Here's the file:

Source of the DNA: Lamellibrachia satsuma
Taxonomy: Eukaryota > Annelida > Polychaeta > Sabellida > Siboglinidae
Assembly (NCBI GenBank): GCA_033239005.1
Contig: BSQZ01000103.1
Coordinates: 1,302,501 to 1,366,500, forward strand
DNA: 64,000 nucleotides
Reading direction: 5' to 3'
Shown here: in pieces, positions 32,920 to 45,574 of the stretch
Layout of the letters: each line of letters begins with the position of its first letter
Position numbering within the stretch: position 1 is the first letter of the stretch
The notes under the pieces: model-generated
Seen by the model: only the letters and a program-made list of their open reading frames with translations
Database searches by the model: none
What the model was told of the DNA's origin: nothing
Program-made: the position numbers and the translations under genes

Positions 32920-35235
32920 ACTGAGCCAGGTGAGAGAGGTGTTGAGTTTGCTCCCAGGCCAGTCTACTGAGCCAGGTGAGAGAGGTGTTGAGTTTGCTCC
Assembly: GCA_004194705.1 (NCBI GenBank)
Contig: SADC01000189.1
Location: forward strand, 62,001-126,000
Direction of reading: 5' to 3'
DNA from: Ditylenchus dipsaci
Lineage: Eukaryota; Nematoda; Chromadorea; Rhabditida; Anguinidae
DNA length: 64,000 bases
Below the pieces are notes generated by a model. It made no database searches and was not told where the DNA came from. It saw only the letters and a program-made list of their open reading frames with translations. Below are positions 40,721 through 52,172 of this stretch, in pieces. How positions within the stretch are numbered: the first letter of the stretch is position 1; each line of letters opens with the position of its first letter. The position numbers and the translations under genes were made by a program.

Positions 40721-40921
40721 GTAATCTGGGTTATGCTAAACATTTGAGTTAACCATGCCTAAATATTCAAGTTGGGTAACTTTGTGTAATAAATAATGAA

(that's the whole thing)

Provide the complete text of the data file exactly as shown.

Source of the DNA: Lamellibrachia satsuma
Taxonomy: Eukaryota > Annelida > Polychaeta > Sabellida > Siboglinidae
Assembly (NCBI GenBank): GCA_033239005.1
Contig: BSQZ01000103.1
Coordinates: 1,302,501 to 1,366,500, forward strand
DNA: 64,000 nucleotides
Reading direction: 5' to 3'
Shown here: in pieces, positions 32,920 to 45,574 of the stretch
Layout of the letters: each line of letters begins with the position of its first letter
Position numbering within the stretch: position 1 is the first letter of the stretch
The notes under the pieces: model-generated
Seen by the model: only the letters and a program-made list of their open reading frames with translations
Database searches by the model: none
What the model was told of the DNA's origin: nothing
Program-made: the position numbers and the translations under genes

Positions 32920-35235
32920 ACTGAGCCAGGTGAGAGAGGTGTTGAGTTTGCTCCCAGGCCAGTCTACTGAGCCAGGTGAGAGAGGTGTTGAGTTTGCTCC
Assembly: GCA_004194705.1 (NCBI GenBank)
Contig: SADC01000189.1
Location: forward strand, 62,001-126,000
Direction of reading: 5' to 3'
DNA from: Ditylenchus dipsaci
Lineage: Eukaryota; Nematoda; Chromadorea; Rhabditida; Anguinidae
DNA length: 64,000 bases
Below the pieces are notes generated by a model. It made no database searches and was not told where the DNA came from. It saw only the letters and a program-made list of their open reading frames with translations. Below are positions 40,721 through 52,172 of this stretch, in pieces. How positions within the stretch are numbered: the first letter of the stretch is position 1; each line of letters opens with the position of its first letter. The position numbers and the translations under genes were made by a program.

Positions 40721-40921
40721 GTAATCTGGGTTATGCTAAACATTTGAGTTAACCATGCCTAAATATTCAAGTTGGGTAACTTTGTGTAATAAATAATGAA